Life cycles: Climate change seen through indigenous worldviews

23 March 2016

Adivasi communities in India have come together to collectively represent their cultural, agronomic and climatic calendar as they know it. Youth have been using the life cycle to reflect on the effects of climate change and people’s responses to it. This is a case of collective learning that reflects indigenous worldviews.

Savara community mapping their territory and life cycle. Photo: Charanya, Food Sovereignty Alliance – India

Dialogue amongst the different members of The Food Sovereignty Alliance, India resulted in co-creating knowledge, strategies and actions to strengthen our food sovereignty and cope with climate change. The Food Sovereignty Alliance, India works to reclaim and democratise local community control over food and agriculture systems . Members of our alliance include organised groups of Dalit people, Adivasis, small and marginal farmers, pastoralists, and co-producers. The co-producers are a political constituency of the alliance, who may not be directly engaged with food production themselves, but work in solidarity with the Alliance. Co-creating knowledge is a key element in our movement through which innovative and creative solutions emerge. I share one such example through this article in which, through co-creation of knowledge, we developed our own way of assessing the impacts of climate change and strengthening our coping strategies in our villages.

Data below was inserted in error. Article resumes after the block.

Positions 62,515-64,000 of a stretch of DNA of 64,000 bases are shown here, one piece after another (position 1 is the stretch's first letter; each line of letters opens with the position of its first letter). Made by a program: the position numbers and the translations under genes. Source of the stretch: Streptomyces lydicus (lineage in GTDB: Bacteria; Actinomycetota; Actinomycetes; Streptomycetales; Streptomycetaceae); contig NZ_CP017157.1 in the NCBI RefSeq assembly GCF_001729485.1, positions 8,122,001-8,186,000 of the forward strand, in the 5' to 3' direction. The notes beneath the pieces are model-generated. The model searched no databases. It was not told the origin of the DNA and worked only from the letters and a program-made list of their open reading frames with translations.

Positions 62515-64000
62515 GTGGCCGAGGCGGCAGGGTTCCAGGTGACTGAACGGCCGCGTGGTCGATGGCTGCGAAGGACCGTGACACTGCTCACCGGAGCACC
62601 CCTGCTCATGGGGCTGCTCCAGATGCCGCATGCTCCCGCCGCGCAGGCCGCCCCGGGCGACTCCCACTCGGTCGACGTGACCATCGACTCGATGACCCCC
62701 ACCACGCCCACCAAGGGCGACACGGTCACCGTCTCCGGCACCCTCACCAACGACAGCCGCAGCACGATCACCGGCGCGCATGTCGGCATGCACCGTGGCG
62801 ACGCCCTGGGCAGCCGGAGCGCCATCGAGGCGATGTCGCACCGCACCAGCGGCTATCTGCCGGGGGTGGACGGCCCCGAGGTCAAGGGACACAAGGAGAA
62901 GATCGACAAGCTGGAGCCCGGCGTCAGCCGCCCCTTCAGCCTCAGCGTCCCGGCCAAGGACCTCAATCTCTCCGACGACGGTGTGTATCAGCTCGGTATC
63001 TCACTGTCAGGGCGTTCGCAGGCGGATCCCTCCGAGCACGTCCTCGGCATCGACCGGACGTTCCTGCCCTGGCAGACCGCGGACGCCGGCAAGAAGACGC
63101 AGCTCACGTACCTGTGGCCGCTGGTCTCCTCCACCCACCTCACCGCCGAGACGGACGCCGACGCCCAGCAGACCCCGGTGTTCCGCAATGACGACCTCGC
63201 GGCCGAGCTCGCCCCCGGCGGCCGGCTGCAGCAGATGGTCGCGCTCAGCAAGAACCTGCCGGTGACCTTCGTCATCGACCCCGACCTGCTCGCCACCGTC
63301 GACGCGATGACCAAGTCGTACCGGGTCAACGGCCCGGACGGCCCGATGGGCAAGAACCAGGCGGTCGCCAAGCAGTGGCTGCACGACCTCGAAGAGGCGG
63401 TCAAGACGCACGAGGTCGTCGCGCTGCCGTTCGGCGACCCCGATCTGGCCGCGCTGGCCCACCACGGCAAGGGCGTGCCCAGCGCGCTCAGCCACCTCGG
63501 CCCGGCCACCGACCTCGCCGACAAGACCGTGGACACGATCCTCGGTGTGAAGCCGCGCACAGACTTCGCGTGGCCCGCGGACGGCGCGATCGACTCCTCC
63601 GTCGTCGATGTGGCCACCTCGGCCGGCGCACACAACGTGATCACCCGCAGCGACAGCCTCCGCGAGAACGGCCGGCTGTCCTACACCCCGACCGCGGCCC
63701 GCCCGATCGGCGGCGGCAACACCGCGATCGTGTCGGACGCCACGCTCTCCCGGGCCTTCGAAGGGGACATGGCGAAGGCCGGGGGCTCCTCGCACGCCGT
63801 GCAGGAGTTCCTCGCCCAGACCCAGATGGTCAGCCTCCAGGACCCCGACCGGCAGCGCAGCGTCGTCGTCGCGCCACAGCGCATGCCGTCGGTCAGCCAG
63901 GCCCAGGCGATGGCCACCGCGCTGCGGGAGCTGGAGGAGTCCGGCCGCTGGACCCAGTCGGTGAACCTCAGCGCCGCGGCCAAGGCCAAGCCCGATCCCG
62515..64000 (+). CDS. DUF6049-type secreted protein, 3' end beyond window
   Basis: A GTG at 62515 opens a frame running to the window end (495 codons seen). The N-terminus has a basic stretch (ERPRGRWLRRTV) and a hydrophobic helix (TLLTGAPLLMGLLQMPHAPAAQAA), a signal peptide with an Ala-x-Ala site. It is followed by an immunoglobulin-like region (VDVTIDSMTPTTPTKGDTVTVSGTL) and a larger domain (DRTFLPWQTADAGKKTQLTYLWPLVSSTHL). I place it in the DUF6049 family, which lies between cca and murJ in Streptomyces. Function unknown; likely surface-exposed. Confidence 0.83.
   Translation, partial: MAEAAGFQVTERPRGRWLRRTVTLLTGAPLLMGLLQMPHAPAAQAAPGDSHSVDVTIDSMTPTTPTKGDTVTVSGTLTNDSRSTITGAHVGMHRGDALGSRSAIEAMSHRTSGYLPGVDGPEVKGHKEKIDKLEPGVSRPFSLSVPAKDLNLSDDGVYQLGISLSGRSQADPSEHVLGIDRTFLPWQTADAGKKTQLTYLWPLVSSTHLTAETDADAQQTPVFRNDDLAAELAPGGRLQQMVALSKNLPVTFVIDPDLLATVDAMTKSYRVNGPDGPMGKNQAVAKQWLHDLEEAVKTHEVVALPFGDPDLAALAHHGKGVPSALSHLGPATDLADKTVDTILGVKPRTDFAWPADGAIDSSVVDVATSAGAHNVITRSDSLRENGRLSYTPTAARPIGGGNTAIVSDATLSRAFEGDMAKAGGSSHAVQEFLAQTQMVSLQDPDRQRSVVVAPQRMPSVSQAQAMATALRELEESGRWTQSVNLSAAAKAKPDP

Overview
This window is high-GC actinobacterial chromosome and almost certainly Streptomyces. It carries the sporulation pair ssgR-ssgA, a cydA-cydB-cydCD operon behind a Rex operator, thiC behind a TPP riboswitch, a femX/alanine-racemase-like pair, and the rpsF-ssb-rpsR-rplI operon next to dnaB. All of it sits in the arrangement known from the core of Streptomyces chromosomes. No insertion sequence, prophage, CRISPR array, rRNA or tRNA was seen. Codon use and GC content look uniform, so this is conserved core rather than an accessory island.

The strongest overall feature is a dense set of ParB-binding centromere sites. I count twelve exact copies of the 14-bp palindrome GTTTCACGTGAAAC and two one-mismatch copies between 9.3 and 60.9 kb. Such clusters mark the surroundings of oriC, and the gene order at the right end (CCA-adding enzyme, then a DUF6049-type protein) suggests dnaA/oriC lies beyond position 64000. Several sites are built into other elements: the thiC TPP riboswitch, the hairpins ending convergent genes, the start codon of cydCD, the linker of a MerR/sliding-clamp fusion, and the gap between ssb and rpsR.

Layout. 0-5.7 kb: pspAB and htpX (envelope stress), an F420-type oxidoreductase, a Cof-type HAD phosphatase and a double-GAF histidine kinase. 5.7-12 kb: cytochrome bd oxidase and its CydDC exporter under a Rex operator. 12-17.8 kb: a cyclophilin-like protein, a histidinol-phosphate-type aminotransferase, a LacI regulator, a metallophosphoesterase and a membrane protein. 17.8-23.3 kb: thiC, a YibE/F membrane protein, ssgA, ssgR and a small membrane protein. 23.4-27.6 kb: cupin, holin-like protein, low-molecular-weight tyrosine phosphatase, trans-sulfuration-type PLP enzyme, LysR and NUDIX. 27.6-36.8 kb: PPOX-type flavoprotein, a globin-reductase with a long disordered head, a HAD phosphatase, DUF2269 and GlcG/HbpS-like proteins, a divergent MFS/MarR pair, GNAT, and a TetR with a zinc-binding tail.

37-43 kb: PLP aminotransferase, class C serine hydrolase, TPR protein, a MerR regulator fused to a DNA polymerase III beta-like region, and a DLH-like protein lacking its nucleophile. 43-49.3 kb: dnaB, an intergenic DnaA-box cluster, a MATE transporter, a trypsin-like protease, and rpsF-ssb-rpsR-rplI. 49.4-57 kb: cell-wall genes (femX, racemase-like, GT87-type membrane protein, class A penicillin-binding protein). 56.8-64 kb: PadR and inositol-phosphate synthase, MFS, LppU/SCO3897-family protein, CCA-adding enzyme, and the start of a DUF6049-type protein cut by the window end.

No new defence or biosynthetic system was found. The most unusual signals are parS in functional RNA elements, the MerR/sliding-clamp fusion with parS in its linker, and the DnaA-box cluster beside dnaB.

Rejecting top-down solutions